Cerebral sinovenous thrombosis is a rare disorder in children. The annual incidence is 0.67 per 100 000 children, and 43% are neonates.7 Seventy one per cent of neonates present with seizures,7 with the other common presentation being lethargy.8 Older children usually present with seizures, decreased level of consciousness, headache with papilloedema, intracranial hypertension, or focal neurological deficits.8

Occlusion of the venous sinuses may cause cerebral infarction and haemorrhage. In our patient, the thrombosis of the straight sinus and internal cerebral veins probably resulted in bilateral thalamic haemorrhages. MRI and magnetic resonance venography are the investigations of choice because computed tomography can be falsely negative in a fifth of patients.7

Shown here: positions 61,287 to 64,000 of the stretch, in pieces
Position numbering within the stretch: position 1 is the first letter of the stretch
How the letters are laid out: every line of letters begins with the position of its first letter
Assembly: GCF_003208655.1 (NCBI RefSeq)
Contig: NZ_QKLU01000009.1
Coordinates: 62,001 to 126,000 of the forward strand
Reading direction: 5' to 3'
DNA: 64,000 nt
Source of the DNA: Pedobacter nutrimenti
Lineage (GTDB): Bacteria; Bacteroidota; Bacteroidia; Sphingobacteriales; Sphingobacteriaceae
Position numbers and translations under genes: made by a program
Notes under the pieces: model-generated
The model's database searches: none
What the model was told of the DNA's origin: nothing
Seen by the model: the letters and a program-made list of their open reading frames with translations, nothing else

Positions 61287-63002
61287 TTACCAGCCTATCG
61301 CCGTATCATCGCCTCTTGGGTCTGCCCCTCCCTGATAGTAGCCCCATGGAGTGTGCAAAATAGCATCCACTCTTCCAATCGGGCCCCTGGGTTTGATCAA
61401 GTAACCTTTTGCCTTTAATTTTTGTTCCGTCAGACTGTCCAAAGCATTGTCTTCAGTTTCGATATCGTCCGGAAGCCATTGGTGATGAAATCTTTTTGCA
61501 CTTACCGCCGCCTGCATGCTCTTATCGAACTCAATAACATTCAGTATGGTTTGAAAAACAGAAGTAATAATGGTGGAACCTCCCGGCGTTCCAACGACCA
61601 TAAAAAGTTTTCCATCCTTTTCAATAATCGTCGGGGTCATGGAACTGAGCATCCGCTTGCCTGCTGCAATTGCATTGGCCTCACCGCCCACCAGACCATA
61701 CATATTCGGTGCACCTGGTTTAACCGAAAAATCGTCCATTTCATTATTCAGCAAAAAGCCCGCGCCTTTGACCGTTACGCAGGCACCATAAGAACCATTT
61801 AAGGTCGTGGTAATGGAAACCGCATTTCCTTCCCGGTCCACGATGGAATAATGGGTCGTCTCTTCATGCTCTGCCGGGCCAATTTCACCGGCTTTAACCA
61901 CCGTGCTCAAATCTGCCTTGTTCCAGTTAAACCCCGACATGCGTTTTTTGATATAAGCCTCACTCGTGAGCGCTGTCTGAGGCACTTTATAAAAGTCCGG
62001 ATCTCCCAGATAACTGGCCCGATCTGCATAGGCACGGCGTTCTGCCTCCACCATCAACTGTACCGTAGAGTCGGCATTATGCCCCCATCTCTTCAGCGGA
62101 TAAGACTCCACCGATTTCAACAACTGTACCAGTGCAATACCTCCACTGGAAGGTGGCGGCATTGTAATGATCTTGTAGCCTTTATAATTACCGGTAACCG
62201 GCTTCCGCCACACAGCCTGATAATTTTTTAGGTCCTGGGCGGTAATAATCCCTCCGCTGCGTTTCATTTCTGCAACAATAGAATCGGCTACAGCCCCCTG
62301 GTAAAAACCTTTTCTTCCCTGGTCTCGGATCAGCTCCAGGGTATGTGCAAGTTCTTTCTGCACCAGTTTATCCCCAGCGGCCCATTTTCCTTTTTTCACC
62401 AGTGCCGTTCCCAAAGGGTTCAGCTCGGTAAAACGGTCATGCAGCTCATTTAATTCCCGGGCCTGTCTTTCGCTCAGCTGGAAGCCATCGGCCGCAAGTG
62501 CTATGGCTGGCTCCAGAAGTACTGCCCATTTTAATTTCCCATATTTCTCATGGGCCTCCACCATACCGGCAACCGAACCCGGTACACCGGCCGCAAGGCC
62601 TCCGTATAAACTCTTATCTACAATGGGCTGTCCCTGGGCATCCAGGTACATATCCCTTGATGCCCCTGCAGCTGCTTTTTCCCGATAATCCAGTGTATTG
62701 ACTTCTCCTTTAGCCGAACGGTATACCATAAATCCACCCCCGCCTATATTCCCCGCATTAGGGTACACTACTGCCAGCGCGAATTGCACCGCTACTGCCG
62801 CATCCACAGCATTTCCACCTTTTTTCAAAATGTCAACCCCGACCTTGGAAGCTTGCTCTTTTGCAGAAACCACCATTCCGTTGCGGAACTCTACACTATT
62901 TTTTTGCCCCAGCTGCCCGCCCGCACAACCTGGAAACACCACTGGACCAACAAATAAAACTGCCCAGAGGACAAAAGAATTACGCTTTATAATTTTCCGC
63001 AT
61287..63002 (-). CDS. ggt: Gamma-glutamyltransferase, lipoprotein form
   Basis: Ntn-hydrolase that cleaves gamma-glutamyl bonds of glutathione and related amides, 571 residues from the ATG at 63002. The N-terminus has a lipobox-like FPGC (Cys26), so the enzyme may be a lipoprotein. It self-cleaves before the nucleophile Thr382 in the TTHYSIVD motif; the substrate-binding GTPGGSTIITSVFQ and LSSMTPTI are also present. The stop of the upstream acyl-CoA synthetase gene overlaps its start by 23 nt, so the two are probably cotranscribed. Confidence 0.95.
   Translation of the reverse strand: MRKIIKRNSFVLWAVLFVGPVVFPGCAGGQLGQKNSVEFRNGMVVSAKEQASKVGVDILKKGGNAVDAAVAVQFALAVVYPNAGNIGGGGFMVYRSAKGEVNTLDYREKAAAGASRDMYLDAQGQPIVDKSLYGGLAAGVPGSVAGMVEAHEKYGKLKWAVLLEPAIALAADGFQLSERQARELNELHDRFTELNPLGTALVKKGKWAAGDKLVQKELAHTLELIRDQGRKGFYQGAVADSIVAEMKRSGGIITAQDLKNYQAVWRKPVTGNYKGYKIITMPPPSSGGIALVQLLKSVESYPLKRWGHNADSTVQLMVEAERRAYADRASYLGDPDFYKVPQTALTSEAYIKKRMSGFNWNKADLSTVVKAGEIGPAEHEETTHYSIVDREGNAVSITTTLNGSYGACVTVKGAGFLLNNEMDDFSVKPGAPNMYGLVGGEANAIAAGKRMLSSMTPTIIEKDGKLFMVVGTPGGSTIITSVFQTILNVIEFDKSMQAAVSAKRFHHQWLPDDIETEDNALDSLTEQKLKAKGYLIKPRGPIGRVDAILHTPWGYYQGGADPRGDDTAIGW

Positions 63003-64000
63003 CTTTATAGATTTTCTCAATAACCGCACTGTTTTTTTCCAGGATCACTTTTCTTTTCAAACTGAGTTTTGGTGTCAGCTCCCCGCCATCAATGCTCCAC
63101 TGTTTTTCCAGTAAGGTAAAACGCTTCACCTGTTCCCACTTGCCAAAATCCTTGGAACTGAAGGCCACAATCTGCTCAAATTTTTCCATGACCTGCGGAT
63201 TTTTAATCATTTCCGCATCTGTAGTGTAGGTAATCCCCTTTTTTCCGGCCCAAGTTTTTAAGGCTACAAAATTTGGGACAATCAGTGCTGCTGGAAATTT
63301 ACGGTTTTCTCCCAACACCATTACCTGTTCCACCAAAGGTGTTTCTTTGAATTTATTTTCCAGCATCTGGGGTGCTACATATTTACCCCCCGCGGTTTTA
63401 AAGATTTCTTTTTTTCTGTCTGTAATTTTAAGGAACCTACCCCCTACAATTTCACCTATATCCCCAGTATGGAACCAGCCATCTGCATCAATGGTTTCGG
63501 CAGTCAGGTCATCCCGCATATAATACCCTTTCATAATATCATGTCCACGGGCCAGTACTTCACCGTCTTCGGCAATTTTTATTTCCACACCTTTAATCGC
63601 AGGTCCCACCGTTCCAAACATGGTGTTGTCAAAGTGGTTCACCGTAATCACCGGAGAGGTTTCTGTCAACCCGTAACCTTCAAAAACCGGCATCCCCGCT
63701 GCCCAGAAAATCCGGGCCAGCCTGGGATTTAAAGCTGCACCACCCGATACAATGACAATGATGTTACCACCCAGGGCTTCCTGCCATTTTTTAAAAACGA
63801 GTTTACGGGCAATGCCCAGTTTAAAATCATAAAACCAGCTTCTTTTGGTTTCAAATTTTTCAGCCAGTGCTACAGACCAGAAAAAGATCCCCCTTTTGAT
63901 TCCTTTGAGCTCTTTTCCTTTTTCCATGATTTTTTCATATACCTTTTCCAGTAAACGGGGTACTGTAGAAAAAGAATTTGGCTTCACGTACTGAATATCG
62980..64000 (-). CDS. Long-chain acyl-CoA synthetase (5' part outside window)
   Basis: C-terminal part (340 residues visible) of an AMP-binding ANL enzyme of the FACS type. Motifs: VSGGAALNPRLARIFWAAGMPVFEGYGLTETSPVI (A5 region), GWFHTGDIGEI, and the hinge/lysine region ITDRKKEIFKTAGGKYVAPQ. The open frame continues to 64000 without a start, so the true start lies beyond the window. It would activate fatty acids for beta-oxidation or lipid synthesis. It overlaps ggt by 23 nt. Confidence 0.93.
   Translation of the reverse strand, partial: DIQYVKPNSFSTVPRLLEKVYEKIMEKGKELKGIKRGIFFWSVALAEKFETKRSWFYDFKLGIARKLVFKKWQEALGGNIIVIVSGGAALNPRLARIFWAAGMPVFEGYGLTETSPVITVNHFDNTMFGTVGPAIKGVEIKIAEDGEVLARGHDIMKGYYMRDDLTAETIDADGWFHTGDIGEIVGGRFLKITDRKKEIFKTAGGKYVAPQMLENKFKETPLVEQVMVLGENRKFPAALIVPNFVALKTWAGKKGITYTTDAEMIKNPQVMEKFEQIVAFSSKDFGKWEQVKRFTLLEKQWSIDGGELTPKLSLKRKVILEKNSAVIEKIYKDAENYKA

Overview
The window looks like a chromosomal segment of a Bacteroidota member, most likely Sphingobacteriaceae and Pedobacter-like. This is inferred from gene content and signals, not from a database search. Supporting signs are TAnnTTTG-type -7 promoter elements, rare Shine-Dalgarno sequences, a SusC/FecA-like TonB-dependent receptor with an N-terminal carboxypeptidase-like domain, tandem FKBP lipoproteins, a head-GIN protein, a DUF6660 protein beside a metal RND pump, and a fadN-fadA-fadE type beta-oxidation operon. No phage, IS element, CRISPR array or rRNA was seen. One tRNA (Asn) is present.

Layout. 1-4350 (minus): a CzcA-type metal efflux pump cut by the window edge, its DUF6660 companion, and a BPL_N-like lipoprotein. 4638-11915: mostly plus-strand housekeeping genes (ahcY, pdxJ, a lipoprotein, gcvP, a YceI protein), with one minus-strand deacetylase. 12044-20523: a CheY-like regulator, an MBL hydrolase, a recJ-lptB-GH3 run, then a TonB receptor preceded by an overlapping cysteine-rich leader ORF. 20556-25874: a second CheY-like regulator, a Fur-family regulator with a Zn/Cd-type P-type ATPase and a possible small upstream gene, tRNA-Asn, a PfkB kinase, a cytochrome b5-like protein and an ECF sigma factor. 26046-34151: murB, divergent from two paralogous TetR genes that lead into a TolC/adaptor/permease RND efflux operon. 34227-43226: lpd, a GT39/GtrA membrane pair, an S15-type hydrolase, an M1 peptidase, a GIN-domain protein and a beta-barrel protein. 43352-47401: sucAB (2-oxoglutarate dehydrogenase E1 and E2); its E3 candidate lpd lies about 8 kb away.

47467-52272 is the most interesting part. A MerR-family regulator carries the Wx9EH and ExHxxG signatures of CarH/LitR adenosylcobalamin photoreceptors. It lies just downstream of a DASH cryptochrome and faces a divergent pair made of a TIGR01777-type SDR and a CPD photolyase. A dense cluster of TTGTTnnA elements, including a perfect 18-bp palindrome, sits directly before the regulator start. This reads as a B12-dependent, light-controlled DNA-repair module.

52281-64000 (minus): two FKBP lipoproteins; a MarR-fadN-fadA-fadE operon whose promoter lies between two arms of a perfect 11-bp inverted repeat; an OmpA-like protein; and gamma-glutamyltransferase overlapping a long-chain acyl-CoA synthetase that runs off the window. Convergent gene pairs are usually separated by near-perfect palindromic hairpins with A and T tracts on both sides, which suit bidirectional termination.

Genetic prothrombotic risk factors are present in 39-54% of children with this condition.7 9 These prothrombotic risk factors include deficiency of protein C, protein S, and antithrombin III; presence of the methylenetetrahydrofolate reductase (MTHFR) C677 T mutation, the factor V G1691A (Leiden) mutation, the prothrombin G20210A mutation, and antiphospholipid antibodies; and raised lipoprotein (a) concentrations. Acquired causes of neonatal cerebral sinovenous thrombosis include head and neck infections, meningitis, dehydration secondary to feeding difficulties or gastroenteritis, and congenital heart disease.10